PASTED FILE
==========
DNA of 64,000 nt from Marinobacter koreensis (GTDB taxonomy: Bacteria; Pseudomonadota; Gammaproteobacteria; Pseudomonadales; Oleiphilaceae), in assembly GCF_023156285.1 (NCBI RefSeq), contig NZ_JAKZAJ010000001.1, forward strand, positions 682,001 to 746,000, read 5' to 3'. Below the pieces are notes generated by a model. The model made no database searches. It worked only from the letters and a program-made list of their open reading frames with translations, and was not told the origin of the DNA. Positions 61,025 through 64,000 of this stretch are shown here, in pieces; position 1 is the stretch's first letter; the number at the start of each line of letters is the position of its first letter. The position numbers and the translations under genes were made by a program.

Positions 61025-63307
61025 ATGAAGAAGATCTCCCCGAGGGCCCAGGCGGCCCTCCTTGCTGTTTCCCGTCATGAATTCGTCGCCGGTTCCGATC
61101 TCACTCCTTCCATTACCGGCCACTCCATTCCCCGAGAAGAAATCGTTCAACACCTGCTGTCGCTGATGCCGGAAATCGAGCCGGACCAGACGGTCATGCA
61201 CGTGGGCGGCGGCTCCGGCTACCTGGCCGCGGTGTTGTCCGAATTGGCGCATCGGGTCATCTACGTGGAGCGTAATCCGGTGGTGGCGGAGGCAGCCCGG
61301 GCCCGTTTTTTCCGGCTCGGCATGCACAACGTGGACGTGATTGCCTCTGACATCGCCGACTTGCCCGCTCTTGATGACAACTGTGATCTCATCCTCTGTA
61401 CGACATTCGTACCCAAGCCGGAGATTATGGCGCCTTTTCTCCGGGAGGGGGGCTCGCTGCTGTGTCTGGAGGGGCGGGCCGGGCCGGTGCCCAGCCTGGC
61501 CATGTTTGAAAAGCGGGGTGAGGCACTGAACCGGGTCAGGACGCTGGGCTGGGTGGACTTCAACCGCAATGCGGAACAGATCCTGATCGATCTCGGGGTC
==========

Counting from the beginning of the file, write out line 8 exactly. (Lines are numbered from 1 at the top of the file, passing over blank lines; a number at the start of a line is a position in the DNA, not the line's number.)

61501 CATGTTTGAAAAGCGGGGTGAGGCACTGAACCGGGTCAGGACGCTGGGCTGGGTGGACTTCAACCGCAATGCGGAACAGATCCTGATCGATCTCGGGGTC